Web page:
This material must not be used for commercial purposes, or in any hospital or medical facility. Failure to comply may result in legal action.
Laparoscopic Colostomy Reversal
What you should know
Laparoscopic colostomy reversal is surgery to close your colostomy and reconnect your colon.
Care AgreementYou have the right to help plan your care. Learn about your health condition and how it may be treated. Discuss treatment options with your caregivers to decide what care you want to receive. You always have the right to refuse treatment.
- You may bleed more than expected during or after your surgery. There is a chance that your ureters, bladder, or bowels may be damaged during surgery. You may have problems that require open surgery. Your caregiver may not be able to reconnect your colon. If this happens, you will need to keep your colostomy. You may get an infection of the skin and other tissue around your wounds. Your colon may leak or pull apart around the area where it was put back together. This can cause a serious infection. The carbon dioxide used during your surgery may rise and cause shoulder or chest pain for up to 2 days after your surgery.
- You are at risk for skin damage around your stoma. You may get an itchy rash and your skin may become red, swollen, and sore. You may get a blood clot in your leg or arm. The blood clot can break loose and travel to your lungs. This can be life-threatening.
The week before your surgery:
- Write down the correct date, time, and location of your surgery.
- Bring your medicine bottles or a list of your medicines when you see your caregiver. Tell your caregiver if you are allergic to any medicine. Tell your caregiver if you use any herbs, food supplements, or over-the-counter medicine.
- Ask your caregiver if you need to stop using aspirin or any other prescribed or over-the-counter medicine before your procedure or surgery.
- You may need to have an EKG, or blood or urine tests. Ask your caregiver for more information about these and other tests that you may need. Write down the date, time, and location of each test.
- Follow the directions your caregiver gives you to prepare your bowels for surgery. You may be told to drink only clear fluids and to eat no solid foods for a few days before surgery. Clear liquids include water, broth, apple juice, and lemon-lime soft drinks. You may also suck on ice chips or eat gelatin. You may need to drink a special fluid or take medicine to empty your bowels the day before your surgery.
The night before your surgery:
- You may need to check into the hospital the night before your surgery. You may be given medicine or an enema to help empty your bowels. An enema is liquid medicine put into your rectum (last section of your bowels) to prepare your bowels for surgery.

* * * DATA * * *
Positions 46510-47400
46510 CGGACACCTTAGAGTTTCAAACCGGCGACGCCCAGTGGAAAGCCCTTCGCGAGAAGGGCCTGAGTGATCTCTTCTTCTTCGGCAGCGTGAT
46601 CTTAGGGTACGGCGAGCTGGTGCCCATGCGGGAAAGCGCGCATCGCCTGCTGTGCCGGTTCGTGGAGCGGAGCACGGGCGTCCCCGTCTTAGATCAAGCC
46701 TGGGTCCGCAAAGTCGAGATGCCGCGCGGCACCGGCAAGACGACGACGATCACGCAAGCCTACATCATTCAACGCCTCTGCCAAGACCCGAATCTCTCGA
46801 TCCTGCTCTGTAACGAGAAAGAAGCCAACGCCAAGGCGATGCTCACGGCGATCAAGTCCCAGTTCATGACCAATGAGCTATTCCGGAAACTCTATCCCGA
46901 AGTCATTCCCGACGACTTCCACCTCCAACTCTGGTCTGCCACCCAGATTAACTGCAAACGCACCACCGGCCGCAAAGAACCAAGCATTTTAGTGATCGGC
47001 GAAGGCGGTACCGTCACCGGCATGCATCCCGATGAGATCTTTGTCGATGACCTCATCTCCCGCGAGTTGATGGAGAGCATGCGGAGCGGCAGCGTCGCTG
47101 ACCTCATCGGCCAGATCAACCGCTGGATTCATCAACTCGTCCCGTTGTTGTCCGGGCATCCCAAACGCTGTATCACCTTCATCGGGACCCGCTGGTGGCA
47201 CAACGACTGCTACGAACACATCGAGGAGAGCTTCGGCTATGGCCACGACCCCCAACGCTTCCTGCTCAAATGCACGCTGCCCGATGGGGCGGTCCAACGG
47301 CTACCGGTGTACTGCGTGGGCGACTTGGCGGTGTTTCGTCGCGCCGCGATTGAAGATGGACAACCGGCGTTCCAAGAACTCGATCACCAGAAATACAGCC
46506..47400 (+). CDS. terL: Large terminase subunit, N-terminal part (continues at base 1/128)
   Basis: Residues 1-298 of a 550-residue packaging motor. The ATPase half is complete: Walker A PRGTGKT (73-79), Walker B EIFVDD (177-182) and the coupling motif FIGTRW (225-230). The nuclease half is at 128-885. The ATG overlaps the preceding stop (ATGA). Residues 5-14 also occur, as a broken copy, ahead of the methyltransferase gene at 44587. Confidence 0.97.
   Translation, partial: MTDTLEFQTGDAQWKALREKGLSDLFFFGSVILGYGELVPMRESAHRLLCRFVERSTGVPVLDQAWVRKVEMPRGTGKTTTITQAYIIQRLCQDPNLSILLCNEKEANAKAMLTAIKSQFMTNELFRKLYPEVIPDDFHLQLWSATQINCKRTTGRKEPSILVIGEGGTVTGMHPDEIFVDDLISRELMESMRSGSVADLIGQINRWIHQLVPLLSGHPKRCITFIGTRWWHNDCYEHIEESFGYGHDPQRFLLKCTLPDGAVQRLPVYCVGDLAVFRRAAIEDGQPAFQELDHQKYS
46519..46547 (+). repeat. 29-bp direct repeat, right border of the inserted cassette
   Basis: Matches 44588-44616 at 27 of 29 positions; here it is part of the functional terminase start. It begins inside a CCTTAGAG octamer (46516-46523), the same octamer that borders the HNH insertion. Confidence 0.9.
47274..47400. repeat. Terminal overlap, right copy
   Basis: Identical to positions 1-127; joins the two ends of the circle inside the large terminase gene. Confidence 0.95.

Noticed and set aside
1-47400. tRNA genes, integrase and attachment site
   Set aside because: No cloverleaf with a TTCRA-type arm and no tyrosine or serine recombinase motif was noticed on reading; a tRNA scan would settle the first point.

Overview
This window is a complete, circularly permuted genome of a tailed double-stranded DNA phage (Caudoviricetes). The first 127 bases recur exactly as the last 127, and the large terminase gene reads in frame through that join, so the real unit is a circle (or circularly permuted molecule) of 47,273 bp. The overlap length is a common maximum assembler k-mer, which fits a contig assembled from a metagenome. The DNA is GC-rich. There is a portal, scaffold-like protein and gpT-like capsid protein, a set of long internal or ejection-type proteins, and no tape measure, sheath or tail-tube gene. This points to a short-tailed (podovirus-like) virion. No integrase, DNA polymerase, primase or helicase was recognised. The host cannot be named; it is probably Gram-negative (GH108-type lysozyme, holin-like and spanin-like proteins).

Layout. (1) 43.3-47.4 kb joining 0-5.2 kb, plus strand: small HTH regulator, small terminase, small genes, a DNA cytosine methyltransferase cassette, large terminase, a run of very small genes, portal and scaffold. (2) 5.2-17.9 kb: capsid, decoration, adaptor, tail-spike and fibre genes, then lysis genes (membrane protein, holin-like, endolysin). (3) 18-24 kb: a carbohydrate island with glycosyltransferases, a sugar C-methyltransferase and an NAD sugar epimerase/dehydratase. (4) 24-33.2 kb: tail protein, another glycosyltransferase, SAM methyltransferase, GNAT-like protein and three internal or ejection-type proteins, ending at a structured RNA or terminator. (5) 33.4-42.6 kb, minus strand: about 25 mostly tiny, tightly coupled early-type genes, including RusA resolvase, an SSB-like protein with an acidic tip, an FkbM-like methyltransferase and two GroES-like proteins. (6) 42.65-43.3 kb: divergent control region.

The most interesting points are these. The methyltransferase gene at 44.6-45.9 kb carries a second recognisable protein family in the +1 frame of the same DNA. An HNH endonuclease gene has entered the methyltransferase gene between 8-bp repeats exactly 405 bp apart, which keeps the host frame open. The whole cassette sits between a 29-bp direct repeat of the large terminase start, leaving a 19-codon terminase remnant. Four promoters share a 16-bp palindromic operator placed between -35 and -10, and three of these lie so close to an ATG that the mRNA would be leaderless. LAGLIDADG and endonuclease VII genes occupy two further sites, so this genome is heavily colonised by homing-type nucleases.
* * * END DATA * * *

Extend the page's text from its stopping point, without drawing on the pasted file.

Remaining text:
- Ask caregivers about directions for eating and drinking.
The day of your surgery:
- You or a close family member will be asked to sign a legal document called a consent form. It gives caregivers permission to do the procedure or surgery. It also explains the problems that may happen, and your choices. Make sure all your questions are answered before you sign this form.
- Ask your caregiver before you take any medicine on the day of your surgery. Bring a list of all the medicines you take, or your pill bottles, with you to the hospital. Caregivers will check that your medicines will not interact poorly with the medicine you need for surgery.
- Caregivers may insert an intravenous tube (IV) into your vein. A vein in the arm is usually chosen. Through the IV tube, you may be given liquids and medicine.
- An anesthesiologist will talk to you before your surgery. You may need medicine to keep you asleep or numb an area of your body during surgery. Tell caregivers if you or anyone in your family has had a problem with anesthesia in the past.
- You may get antibiotics before your surgery to help prevent an infection caused by bacteria. You may also get antibiotics during and after your surgery.
What will happen:
Your caregiver will make 2 to 5 small incisions in your abdomen. The laparoscope and other small tools will be passed through these incisions. Your abdomen will be filled with a gas to lift the abdominal wall away from your organs. Your caregiver will cut away your colostomy from the skin. He will reconnect the cut ends to the rest of your colon with staples or stitches. The incisions on your abdomen will be closed with stitches and covered with a bandage.
After your surgery:
You will be taken to a room to rest until you are fully awake. Caregivers will watch you closely for any problems. Do not get out of bed until your caregiver says it is okay. When your caregiver sees that you are okay, you will be taken to your hospital room. You may have a plastic tube coming from your nose. This tube helps keep your stomach empty while your bowels start to work again after surgery. Do not remove this tube.
Contact a caregiver if
- You cannot make it to your surgery.
- You have a fever.
- You are constipated and the medicines are not helping to empty your bowels.
- You have questions or concerns about your surgery.
Seek Care Immediately if
- You feel lightheaded during your bowel preparation. This may happen when you get up from lying down.
- Your vomit or bowel movements look black, or you see blood in them.
© 2015 Truven Health Analytics Inc. Information is for End User's use only and may not be sold, redistributed or otherwise used for commercial purposes. All illustrations and images included in CareNotes® are the copyrighted property of A.D.A.M., Inc. or Truven Health Analytics.
The above information is an educational aid only. It is not intended as medical advice for individual conditions or treatments. Talk to your doctor, nurse or pharmacist before following any medical regimen to see if it is safe and effective for you.